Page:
I still have more experience with film cameras, but by now I and starting to feel very comfortable with the digital cameras. If you'd like to see some of my digital work before reading on to make sure I can walk the walk as well as talk the talk, I've got some example web pages. The best shots by far are taken with the D2x:

Birds at the Palo Alto Baylands

Here are a few others:

Costa Rica 2002 volunteer work
Costa Rica 2002 as a tourist and
Burning Man, 2002

were taken with the Sony.

The Nikon SLR has now made a few trips and you can see my first digital SLR attempts on these pages from:

Costa Rica 2003
Palo Alto Baylands and
Burning Man, 2003.

What is a digital camera?

Here we're concerned only with digital still cameras. Digital video cameras have many of the same features, but add another layer of complexity that I'd prefer not to discuss at this time. (I do own a video camera as well, but have used it far less than my still cameras and do not feel competent to discuss the topic.)

As a first approximation, a digital camera is basically identical to a standard film camera except that in place of the film, the incoming light shines on a CCD (charge-coupled device) that senses the incoming colors electronically. Then, instead of recording on film, the data from the CCD is written to some sort of electronic memory. This may be something like a memory card, a small disk drive, or even an optical CD. In the field, instead of changing rolls of film, you'll change to a new memory card or a new CD when you fill one with photos.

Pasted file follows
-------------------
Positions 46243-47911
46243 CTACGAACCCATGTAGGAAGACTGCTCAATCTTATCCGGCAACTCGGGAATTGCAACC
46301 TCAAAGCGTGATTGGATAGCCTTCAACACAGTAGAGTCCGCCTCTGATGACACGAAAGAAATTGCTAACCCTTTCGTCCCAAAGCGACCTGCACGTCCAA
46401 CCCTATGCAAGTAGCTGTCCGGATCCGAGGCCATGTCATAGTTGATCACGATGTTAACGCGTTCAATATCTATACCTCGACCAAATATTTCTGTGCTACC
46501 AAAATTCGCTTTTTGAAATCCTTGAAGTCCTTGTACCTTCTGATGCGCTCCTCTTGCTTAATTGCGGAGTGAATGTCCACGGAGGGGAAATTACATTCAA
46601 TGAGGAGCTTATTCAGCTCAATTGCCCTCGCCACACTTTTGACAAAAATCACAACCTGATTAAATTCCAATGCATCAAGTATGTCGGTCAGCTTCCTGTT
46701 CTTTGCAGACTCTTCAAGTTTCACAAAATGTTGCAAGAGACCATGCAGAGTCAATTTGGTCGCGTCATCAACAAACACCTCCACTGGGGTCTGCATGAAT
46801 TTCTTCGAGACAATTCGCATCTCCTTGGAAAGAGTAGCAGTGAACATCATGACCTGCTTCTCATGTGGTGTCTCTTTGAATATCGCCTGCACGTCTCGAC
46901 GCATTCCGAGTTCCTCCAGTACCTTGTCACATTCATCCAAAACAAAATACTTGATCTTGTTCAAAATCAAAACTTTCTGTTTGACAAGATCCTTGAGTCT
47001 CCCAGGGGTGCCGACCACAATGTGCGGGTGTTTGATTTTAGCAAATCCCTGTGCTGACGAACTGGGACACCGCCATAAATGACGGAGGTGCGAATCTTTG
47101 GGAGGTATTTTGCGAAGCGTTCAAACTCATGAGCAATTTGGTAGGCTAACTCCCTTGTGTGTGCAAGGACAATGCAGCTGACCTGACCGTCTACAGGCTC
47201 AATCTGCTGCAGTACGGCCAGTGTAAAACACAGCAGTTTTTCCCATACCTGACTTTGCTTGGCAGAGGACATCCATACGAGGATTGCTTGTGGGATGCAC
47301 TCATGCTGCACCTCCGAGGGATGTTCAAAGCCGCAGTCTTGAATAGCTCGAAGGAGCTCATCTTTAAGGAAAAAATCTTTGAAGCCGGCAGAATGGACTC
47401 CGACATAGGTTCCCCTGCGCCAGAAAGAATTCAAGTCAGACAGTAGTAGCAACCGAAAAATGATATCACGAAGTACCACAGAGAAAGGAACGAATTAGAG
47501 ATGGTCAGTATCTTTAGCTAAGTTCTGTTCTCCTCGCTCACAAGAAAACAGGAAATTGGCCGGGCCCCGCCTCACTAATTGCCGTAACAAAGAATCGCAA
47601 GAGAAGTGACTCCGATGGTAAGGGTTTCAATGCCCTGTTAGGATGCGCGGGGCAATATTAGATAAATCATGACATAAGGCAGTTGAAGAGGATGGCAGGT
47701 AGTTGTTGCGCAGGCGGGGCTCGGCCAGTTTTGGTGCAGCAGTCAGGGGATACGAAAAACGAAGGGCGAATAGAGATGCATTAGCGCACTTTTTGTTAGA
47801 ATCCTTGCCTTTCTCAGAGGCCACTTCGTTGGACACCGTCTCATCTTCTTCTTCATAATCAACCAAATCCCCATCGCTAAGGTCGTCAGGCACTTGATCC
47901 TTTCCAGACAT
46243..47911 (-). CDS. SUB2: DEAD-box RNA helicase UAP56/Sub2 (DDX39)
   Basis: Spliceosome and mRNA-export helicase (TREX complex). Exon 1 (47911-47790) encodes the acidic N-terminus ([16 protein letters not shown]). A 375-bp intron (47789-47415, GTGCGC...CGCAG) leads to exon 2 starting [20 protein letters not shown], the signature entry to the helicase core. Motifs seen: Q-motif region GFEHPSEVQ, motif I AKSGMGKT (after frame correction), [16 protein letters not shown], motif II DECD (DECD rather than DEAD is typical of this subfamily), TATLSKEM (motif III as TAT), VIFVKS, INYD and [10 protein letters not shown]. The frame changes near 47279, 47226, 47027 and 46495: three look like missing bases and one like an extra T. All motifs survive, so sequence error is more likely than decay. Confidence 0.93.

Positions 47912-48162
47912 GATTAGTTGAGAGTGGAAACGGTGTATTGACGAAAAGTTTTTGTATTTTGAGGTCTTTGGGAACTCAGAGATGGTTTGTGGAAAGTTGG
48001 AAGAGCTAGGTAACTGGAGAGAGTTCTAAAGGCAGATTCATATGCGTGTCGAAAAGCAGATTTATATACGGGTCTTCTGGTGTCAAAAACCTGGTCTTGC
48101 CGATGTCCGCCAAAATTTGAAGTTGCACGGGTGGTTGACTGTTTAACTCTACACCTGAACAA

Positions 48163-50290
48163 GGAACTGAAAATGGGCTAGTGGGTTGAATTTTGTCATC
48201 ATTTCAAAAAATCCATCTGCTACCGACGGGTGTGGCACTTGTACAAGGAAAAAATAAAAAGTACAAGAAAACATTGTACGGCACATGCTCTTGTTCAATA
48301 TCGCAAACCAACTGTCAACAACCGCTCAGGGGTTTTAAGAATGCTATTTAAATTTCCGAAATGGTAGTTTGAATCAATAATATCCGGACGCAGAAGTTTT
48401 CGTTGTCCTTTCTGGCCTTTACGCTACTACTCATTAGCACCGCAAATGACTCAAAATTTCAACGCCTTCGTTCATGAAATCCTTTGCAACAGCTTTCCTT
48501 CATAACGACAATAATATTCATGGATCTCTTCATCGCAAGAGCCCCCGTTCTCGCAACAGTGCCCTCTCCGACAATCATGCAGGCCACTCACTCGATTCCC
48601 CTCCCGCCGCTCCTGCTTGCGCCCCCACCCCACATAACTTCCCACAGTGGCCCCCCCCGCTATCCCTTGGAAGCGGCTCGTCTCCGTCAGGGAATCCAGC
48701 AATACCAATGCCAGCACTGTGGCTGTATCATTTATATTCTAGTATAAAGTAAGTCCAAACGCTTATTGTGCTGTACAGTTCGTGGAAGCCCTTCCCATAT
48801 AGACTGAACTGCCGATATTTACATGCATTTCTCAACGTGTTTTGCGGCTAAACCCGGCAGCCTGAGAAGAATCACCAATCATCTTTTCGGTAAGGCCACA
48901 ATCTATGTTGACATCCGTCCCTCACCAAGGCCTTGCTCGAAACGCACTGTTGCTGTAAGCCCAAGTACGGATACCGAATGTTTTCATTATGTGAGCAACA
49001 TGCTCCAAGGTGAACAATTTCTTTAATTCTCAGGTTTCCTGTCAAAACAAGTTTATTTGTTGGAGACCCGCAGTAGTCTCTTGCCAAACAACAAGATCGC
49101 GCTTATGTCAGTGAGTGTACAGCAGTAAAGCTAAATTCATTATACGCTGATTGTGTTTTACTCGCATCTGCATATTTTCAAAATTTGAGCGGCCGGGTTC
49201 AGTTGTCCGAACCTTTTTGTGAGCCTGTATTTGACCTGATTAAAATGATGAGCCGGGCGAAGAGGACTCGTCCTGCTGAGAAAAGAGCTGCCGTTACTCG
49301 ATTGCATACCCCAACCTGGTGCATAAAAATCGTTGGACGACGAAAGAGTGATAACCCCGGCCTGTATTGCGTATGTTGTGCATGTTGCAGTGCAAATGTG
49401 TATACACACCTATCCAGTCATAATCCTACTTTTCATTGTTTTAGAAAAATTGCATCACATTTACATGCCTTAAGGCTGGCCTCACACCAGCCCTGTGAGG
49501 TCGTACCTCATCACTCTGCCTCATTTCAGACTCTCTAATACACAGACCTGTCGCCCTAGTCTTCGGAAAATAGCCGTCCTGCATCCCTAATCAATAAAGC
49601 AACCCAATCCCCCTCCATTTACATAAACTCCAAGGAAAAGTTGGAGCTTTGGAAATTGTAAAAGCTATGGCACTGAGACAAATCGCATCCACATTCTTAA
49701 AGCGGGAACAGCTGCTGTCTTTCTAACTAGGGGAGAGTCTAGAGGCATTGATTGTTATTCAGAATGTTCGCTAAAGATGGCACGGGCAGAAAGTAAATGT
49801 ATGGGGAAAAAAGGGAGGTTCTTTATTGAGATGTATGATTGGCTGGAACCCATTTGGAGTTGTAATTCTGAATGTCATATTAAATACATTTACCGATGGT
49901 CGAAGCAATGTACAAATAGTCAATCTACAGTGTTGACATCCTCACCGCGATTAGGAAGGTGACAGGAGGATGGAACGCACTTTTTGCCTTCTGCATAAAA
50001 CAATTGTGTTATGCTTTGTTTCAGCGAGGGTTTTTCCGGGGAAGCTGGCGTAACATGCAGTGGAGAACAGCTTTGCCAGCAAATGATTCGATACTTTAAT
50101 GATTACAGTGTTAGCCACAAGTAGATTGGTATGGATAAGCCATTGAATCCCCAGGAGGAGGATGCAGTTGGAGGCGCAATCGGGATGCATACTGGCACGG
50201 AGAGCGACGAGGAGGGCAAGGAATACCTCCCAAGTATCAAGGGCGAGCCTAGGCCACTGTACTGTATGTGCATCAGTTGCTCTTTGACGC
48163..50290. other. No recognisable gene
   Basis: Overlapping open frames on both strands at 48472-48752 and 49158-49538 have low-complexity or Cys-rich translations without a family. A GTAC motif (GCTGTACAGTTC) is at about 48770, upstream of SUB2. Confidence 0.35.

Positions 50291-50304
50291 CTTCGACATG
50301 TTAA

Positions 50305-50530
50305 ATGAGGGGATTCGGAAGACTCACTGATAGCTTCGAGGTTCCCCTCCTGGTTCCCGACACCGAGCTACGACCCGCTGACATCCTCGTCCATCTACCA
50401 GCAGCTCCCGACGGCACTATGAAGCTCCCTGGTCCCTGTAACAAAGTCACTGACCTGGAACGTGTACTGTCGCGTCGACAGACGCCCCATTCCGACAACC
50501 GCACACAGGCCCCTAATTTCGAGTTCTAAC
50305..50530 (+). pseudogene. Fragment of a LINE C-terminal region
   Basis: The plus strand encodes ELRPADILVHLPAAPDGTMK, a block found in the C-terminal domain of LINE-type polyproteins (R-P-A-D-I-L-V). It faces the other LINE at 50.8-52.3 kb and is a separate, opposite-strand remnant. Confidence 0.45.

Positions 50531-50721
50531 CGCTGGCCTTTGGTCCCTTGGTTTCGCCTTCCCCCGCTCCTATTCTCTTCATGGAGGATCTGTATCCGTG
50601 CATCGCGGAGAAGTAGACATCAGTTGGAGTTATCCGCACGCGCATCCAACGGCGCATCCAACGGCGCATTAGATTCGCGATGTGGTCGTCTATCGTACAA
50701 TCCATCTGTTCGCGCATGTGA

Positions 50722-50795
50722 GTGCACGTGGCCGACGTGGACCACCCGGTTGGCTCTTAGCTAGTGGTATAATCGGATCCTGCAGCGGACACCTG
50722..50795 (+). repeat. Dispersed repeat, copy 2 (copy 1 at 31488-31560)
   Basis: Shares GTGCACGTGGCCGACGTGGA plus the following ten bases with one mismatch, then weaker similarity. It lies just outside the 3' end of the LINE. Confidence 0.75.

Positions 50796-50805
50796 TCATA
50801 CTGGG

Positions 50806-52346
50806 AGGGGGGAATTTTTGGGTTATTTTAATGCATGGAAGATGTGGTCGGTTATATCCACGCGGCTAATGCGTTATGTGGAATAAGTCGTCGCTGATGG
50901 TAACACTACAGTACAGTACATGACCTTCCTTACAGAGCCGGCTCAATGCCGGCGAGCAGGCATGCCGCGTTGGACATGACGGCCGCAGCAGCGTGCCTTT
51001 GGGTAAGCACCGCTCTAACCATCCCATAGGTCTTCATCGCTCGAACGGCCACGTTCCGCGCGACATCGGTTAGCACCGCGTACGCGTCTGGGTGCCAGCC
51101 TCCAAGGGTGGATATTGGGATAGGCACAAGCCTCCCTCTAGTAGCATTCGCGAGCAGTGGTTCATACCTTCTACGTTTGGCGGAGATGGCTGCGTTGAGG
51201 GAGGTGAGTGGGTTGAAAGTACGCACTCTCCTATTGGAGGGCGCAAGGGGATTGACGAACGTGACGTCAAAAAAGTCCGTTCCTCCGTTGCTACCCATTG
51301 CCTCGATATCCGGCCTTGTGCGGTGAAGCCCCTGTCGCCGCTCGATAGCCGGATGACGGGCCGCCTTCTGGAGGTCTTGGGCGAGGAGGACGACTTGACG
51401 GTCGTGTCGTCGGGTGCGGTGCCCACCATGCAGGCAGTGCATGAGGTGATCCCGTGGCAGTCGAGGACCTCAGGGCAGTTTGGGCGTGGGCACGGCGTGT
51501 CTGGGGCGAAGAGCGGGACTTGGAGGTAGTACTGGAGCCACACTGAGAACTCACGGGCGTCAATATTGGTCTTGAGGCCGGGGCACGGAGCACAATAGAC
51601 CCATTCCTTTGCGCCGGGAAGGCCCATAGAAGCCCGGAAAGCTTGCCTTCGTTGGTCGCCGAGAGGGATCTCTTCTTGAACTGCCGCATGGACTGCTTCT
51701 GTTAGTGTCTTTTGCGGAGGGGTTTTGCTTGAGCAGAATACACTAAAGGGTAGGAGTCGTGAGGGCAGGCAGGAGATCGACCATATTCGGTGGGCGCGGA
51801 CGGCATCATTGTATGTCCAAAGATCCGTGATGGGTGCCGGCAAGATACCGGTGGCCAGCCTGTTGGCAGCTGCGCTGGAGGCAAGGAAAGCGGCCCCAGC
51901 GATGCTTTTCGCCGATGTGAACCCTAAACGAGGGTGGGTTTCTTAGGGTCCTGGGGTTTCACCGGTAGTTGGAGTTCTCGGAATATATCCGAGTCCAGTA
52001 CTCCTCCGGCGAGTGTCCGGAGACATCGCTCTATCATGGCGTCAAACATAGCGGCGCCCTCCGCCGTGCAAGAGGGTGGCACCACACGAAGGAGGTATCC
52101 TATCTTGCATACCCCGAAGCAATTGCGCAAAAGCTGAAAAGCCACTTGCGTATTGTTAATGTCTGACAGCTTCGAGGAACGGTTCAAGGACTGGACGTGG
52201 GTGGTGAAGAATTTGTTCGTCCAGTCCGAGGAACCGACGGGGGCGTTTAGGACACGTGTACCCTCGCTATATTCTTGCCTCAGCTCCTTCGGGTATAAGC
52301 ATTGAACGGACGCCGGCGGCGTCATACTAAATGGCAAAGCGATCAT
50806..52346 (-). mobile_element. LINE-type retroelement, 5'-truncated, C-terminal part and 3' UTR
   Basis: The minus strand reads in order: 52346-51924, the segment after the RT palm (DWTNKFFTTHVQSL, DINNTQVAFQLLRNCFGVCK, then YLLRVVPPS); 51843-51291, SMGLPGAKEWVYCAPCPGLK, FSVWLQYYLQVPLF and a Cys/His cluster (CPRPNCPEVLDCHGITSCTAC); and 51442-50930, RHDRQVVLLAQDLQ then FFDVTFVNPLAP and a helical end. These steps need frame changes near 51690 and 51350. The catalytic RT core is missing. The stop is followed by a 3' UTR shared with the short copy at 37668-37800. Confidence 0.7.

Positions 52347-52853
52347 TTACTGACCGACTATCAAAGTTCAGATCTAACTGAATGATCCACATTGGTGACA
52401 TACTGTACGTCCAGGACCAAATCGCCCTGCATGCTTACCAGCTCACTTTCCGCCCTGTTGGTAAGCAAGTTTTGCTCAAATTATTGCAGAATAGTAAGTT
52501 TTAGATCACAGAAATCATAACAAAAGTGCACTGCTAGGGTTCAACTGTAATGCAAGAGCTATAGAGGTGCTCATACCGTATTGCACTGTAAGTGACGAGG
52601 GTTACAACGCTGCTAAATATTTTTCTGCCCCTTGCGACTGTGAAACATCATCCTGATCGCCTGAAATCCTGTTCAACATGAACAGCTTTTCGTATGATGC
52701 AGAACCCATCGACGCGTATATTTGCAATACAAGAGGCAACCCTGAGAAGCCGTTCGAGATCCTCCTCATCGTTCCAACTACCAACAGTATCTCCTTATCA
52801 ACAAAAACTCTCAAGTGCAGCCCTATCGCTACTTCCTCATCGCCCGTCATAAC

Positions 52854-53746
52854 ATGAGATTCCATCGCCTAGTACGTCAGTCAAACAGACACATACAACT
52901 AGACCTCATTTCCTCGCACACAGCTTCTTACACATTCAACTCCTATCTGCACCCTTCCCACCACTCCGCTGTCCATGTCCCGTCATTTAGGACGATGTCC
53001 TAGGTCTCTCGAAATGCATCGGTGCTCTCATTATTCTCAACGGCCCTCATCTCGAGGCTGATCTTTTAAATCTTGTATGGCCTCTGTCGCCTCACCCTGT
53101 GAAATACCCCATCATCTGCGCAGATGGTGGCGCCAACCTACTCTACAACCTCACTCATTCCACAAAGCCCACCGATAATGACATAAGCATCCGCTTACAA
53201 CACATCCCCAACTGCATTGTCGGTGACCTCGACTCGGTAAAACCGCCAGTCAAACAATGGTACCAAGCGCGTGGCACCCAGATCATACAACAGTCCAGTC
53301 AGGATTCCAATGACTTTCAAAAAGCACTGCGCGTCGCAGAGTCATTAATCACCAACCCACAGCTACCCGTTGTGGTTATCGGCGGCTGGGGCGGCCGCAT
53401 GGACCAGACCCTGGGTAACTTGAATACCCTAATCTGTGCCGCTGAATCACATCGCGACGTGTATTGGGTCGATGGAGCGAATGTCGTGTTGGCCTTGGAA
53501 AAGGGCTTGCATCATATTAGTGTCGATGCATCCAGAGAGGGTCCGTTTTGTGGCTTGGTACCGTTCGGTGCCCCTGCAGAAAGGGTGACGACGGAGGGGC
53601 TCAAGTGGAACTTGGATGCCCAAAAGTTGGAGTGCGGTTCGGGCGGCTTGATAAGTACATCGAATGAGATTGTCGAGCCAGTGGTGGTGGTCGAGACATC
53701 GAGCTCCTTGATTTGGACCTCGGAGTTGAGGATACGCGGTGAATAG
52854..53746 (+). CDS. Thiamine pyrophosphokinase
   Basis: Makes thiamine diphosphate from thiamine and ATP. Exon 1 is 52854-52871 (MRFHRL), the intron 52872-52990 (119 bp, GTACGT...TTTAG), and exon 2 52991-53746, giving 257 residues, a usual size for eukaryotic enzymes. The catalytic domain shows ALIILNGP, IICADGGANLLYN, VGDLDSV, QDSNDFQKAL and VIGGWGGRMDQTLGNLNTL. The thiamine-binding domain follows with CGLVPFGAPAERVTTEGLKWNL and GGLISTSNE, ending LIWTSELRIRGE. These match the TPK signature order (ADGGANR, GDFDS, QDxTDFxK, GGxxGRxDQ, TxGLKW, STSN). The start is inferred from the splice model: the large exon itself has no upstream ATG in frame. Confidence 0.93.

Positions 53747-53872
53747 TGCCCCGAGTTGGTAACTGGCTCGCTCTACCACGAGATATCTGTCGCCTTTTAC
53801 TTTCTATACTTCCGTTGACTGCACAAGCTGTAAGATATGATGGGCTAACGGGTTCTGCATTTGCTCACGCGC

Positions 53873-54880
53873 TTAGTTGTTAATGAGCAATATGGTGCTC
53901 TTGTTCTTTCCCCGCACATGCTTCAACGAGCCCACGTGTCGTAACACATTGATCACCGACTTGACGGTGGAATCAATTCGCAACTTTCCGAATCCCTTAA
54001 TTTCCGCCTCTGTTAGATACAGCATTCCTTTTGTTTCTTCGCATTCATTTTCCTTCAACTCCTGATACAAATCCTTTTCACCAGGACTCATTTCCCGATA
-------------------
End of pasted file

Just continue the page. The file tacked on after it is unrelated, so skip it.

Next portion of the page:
But unlike standard film, after you have copied the data from your memory card to a computer or something you can erase that card and reuse it. In fact, you can review each photo as soon as you take it, and erase it immediately, in the field, if you do not like the results.

Depending on the cost of your camera, it may be equipped with most of the same options that a standard 35mm camera has: zoom lens, macro setting, flash, exposure control, auto and manual focus, exposure locks, et cetera.